Angie Bradford facebook post:
Really sad to hear about the passing of Dr. Love. He brought so much laughter and adventure into our lives. He was a legend around the city but especially at Jackson Square. I can never think of the Square without thinking of him. We wouldn’t see him for a little bit, but when he’d come back, he always had some tall story to tell about where he’d just come from. One of my favorite memories of him was when John Michael was a little boy…Me, John Michael, Dr. Love and Tuba went walking through the Bywater. Tuba had on a pair of plastic boobs and Dr. Love had his necklace of keys on and was carrying his golf club swinging it every now and then as he explained how he’d just come back from teaching golf at a club for boys. We laughed so much that day that my stomach hurt. You can only imagine the looks we got with Tuba wearing those fake boobs over his clothes. And the words back and forth between John Michael, Tuba, and Dr. Love just made for a comedy. You will be missed Dr. Love…Your name was a fit for you because you really did bring Love and laughter wherever you went.
After the marriage ended, Ms. Ridley established herself underground. She became affiliated with the Metropolitan Transportation Authority’s Music Under New York, a program under which selected musicians perform in the transit system. She appeared twice a week at a designated spot. She said that no money was ever stolen from her and she was never assaulted.
And she developed her act, learning to work an audience that wasn’t inclined to stand still. She figures that thousands of commuters over the years have sung duets with her.
Ms. Ridley relishes these connections: “We’re face to face,” she said, describing the appeal of busking.
Alison Fensterstock has written an insightful and impressive analysis of one hard-working performer’s legal tangle and how giggers interactions with authority often end up badly for the creative community. How many people were sorry they accepted aid after Katrina or BP later on when they found themselves mired in red tape over it? In this case, as Fensterstock points out, the ebb and flow of funds when a performer begins to hit their moment can be confusing and disorienting and can result in a trip to the courthouse. Why would the authorities feel the need to do any more than fine Freedia for a lack of good accounting? Why require further punishment? One might think that those in authority want to find ways to punish him and others like him who won’t just go put on the white shirt and black pants and bus that table.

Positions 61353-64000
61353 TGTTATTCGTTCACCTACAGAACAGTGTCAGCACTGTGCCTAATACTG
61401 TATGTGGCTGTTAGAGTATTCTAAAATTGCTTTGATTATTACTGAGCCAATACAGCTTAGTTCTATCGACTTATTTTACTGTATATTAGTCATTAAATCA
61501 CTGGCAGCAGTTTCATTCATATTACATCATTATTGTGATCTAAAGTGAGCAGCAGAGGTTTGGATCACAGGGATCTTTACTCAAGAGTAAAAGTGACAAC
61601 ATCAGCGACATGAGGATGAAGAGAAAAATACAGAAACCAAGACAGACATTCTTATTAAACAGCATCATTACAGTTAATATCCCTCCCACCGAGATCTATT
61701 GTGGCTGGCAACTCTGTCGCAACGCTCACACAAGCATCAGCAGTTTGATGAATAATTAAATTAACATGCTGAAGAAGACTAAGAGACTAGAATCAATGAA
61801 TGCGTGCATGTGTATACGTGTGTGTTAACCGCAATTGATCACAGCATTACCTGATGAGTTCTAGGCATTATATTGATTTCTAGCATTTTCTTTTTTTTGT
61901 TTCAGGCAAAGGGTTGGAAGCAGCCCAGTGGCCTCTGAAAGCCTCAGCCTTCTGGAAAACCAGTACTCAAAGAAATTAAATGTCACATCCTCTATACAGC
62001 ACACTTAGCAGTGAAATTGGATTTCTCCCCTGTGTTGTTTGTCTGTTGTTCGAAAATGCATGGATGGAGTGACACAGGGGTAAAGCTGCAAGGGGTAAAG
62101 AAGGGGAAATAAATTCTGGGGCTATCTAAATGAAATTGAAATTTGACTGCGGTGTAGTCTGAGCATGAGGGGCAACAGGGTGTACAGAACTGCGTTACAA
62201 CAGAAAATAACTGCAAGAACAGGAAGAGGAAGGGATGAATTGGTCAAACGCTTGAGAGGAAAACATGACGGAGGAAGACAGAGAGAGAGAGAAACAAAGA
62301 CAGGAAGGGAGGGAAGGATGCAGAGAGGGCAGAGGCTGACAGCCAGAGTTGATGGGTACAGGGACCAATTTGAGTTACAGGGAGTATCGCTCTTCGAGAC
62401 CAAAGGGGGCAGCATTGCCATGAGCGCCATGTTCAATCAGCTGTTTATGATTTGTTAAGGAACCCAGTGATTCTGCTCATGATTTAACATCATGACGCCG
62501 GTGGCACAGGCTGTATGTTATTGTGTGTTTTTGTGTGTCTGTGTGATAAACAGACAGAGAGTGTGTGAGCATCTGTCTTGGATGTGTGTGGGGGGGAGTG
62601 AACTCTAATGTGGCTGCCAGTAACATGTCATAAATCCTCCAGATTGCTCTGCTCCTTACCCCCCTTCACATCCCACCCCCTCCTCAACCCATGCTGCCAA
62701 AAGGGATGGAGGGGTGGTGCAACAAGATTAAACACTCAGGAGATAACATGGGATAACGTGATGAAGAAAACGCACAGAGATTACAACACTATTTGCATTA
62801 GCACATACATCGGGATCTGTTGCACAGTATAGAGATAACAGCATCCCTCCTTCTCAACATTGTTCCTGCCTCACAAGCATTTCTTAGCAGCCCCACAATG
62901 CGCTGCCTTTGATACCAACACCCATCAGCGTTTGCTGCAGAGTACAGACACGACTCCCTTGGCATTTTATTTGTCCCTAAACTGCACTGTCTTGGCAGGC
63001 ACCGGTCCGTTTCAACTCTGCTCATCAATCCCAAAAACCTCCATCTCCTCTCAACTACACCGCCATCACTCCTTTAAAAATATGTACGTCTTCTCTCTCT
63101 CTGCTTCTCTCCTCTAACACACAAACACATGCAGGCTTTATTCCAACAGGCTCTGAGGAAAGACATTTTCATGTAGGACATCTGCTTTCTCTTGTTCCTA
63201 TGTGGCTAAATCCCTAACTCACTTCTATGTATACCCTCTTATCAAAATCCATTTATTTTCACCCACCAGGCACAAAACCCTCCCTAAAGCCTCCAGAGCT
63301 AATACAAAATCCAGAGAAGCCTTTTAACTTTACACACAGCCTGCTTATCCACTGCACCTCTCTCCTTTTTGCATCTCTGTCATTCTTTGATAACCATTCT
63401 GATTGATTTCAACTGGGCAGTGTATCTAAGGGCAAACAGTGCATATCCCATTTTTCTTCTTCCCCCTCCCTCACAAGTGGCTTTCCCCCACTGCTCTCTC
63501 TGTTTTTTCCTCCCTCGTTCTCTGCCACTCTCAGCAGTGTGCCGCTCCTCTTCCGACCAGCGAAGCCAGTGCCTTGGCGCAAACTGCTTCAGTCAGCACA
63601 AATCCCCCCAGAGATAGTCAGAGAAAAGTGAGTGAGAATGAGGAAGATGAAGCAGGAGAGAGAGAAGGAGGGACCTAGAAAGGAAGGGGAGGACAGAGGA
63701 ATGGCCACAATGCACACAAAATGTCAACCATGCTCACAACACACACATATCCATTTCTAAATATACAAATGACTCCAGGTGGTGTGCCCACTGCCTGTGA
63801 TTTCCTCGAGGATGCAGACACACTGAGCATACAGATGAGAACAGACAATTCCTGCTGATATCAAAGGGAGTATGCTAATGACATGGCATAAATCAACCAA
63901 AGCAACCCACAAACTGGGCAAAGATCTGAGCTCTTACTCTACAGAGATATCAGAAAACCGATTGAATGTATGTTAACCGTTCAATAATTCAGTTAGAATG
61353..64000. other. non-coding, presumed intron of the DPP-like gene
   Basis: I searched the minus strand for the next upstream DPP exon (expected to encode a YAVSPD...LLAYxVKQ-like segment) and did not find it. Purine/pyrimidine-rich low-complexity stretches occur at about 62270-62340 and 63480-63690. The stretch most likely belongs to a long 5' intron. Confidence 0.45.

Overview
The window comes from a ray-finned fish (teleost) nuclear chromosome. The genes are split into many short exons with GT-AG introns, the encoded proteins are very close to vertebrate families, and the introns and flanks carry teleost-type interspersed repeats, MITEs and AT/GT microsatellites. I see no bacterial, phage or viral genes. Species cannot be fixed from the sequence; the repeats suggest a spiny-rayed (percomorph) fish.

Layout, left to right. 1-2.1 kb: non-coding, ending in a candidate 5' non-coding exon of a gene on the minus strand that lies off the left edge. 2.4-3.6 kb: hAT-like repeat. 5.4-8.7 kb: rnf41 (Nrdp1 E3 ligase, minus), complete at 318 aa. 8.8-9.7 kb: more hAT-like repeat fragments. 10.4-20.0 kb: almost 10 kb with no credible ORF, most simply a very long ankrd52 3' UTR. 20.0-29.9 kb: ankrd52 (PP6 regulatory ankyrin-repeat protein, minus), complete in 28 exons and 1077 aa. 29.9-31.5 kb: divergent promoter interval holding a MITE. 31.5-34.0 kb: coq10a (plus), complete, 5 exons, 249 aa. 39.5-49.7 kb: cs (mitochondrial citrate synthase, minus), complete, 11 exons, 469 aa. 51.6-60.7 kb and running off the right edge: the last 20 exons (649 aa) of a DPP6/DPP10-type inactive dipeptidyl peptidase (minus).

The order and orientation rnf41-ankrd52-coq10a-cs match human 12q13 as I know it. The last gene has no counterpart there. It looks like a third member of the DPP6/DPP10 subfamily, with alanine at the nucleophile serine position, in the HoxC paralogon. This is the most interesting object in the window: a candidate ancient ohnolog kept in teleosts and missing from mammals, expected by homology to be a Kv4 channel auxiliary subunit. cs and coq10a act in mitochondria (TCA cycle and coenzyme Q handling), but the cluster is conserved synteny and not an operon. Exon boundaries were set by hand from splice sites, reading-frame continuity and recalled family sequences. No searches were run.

Cashauna Hill, the executive director of the Greater New Orleans Fair Housing Center, cautioned that she couldn’t speak directly to the rapper’s case. But “especially for a cash-based economy, the requirement to predict income is incredibly difficult,” she said. “Performers don’t have that kind of set, consistent clear structure.”
Update: Big Freedia gets probation
Yes those hustling around you have dreams and ambition too. Some of them will achieve them.
Thanks to “sophistiratchet #blackademic beast from/in/of New Orleans” Terri Coleman for highlighting this publication on her Facebookistan page. Cultural appropriation is so constant in colonial economies that artists are forced to enthusiastically participate in maintaining its dominance. The artists in this issue intelligently and sensitively address how labor as a commodity when it comes to creating and sharing art assists that frame of events.
How can we account for all of the invisible labour that’s required for us to do our so-called radical work? Informed by intersectional and materialist feminisms, Issue 01 foregrounds forms of labour that go unrecognized in the white spaces of contemporary and media art worlds. This issue is concerned with the before, the after, the behind-the-scenes, and the off-camera. How much not-art is required to make the art? What’s the cost and who puts their life on the line? Without reducing all forms of life to labour, the works featured in this issue allow us to think value differently, to acknowledge all that we do to keep ourselves and our communities vivacious and resilient.
Jennifer Kay regales us with her stories from her 7 years working the graveyard bartending shift, a stone’s throw from Bourbon Street.
I think one of the great things about New Orleans is that we don’t care what anyone does for a living. No one is impressed with anyone because of our occupations. In New Orleans, all walks of life party together. You don’t get that in other cities. In New Orleans, we don’t really care if a celebrity walks in because you know what, you have a job just like me, it’s just that your job is different.